The entire dynamic register may be cleared by a clear signal on line 154. A scan signal on line 156 provides the opportunity to scan the contents of the dynamic register. Similarly, a test signal on line 178 enables testing of each stage of the dynamic register. This signal is used in conjunction with the clear signal to "clear" or "preset". Lines 176, 180, 188, 190, 198, and 200 provide opportunity to bit serial scan the lines allowing bit shifting in the scan string.
FIG. 5 is a detailed schematic diagram of the dynamic write synchronizer (see also FIG. 3). This circuit is necessary to control and sequence data exchanges between the dynamic register and the working registers. Each of the primary outputs on lines 232, 246, 250, and 256 provides the enable signal for a different one of the working registers shown in FIG. 3. The selection is dependent upon the clock enable of the working register. The circuit consists primarily of four staged data flip-flops 226, 242, 248, and 252 coupled to sequence the desired data transfers.
The circuit is clocked by line 218. The delayed clock signal provides the enable-2 signal via line 254 to flip-flops 242, 248, and 252. The enable-2 signal is transferred to flip-flop 226 via line 230. All four flip-flops receive an enable-1 signal via line 228.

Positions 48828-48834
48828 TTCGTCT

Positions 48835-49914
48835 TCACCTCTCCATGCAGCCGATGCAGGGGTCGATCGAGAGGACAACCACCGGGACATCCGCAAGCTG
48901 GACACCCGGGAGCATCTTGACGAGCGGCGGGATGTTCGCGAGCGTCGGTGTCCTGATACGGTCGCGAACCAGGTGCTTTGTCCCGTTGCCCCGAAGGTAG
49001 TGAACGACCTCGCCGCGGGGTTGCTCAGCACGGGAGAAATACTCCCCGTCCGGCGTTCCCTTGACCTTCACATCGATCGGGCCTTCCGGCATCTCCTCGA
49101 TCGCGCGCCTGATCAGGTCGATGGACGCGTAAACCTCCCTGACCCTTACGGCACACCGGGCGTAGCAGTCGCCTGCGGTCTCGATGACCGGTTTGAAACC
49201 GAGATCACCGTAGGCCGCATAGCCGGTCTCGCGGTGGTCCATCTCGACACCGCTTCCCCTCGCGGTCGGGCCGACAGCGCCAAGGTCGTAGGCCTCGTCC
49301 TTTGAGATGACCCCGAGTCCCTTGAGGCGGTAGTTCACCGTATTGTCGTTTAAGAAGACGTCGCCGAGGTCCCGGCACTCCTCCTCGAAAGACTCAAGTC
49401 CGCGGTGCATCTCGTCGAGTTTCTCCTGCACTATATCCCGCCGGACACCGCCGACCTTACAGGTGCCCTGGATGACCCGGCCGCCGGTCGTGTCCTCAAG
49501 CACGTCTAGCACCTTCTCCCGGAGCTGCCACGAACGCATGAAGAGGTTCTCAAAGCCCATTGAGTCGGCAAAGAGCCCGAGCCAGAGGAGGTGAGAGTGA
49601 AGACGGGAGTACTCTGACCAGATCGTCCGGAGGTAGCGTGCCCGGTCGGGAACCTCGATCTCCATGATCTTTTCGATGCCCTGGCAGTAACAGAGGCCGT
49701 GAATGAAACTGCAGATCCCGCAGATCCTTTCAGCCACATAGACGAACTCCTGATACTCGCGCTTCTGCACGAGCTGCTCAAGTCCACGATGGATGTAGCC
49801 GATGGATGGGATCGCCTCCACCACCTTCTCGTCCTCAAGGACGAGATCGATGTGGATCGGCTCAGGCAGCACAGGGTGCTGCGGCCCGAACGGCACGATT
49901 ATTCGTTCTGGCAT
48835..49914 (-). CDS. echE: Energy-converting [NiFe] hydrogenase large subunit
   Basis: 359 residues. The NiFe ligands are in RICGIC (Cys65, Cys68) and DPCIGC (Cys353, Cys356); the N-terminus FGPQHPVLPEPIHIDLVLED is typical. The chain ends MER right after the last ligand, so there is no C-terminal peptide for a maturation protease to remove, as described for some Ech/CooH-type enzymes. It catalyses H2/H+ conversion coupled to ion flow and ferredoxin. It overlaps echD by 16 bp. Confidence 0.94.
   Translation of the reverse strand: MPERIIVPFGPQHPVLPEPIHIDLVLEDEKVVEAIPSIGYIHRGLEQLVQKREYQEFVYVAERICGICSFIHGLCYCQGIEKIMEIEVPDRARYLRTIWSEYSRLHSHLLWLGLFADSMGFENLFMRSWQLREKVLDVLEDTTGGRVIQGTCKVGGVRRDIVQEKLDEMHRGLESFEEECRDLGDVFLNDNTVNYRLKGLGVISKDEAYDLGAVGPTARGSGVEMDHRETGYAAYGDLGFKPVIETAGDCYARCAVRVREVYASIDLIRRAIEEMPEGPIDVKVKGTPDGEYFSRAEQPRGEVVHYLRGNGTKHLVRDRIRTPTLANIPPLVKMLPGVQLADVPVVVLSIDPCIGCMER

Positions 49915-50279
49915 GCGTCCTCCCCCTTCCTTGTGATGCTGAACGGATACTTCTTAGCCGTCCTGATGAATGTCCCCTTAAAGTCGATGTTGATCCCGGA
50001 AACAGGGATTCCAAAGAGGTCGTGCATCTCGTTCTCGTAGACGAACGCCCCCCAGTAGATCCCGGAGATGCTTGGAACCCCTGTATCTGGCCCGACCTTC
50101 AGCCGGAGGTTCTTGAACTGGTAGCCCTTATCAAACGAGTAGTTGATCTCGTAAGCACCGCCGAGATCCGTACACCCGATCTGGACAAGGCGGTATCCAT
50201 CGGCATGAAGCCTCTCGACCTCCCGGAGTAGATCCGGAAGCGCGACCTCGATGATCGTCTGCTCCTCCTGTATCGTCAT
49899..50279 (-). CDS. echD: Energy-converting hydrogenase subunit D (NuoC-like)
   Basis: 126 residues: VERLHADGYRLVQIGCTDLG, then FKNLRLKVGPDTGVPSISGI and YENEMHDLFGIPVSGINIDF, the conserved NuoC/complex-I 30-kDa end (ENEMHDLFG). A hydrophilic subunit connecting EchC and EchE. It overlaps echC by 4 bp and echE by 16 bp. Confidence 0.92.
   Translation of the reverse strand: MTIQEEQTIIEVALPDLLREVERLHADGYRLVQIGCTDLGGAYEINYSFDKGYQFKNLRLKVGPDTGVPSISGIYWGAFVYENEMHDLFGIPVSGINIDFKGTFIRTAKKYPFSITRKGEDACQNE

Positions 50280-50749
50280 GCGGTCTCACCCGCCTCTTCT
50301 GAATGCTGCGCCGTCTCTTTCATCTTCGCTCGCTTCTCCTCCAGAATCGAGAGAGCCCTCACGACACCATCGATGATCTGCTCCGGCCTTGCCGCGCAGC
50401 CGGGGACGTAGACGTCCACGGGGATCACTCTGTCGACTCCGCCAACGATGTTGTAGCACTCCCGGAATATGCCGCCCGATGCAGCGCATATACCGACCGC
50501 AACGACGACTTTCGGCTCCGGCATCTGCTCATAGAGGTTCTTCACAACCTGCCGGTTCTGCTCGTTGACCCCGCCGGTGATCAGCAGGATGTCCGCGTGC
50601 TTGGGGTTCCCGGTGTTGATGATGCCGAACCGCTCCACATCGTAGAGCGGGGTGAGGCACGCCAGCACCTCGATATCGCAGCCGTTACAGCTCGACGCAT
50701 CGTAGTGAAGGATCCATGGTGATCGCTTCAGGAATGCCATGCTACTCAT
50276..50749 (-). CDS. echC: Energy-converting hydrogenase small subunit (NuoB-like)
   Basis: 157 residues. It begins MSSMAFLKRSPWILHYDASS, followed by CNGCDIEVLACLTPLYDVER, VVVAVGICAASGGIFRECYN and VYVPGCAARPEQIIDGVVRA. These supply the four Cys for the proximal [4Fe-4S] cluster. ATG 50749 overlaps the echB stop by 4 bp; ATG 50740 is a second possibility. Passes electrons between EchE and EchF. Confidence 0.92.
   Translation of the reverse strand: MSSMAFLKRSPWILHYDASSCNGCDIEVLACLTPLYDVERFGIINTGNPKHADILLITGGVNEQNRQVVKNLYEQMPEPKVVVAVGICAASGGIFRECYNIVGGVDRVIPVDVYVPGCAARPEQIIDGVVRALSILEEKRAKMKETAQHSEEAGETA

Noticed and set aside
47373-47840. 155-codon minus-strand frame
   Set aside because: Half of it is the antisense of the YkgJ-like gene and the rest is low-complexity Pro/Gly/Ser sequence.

The four flip-flops are cascaded with the Q output of flip-flop 226 providing the D input to flip-flop 242 via line 246. Similarly, lines 246, and 250 provide the Q outputs of flip-flops 242 and 248 to the D inputs of flip-flops 248 and 252, respectively. The D input of flip-flop 226 is provided as the output of and-gate 214, which is the combination of the load signal from line 220 and the timing signal from line 216.
The entire timing chain is cleared from line 238. Similarly, all stages can be set by a signal on line 224. The scan signal is supplied via line 222. Lines 243, 244, and 258 provide feed back from each flip-flop to the immediately preceding flip-flop in the timing chain. The feed back output signal of flip-flop 226 is provided as the output on line 234.
FIG. 6 is an overall timing diagram for single word reads and writes to the dynamic register. Lines 256 and 276, comprising trains of pulses 258 and 278, provide the basic clock signal. Timing signals 262 and 282 for synchronization of the write synchronizer are shown on lines 260 and 280. These signals are impressed on line 216 (see also FIG. 5) to enable and-gate 214.
For the read operation, line 264, having signal 270, provides the dynamic register load signal, which is placed on line 160 (see also FIG. 4) to enable loading of the dynamic register. Line 266 shows the period of activity during the reading of the dynamic register as pulse 272. The data output is shown on line 268 as pulse(s) 274. The signal is conveyed via line 126 (see also FIG. 3).
For the dynamic write operation, line 284, containing pulse 294, the dynamic write signal via line 220 (see also FIG. 5) to enable and-gate 214 and initiate the timing chain of the write synchronizer. Line 286 shows activity during the dynamic write operation via pulse 288. The data in signals are shown as pulse(s) 290 on line 292. Referring again to FIG. 3 shows the data in signals on line 132 as input to dynamic register 124.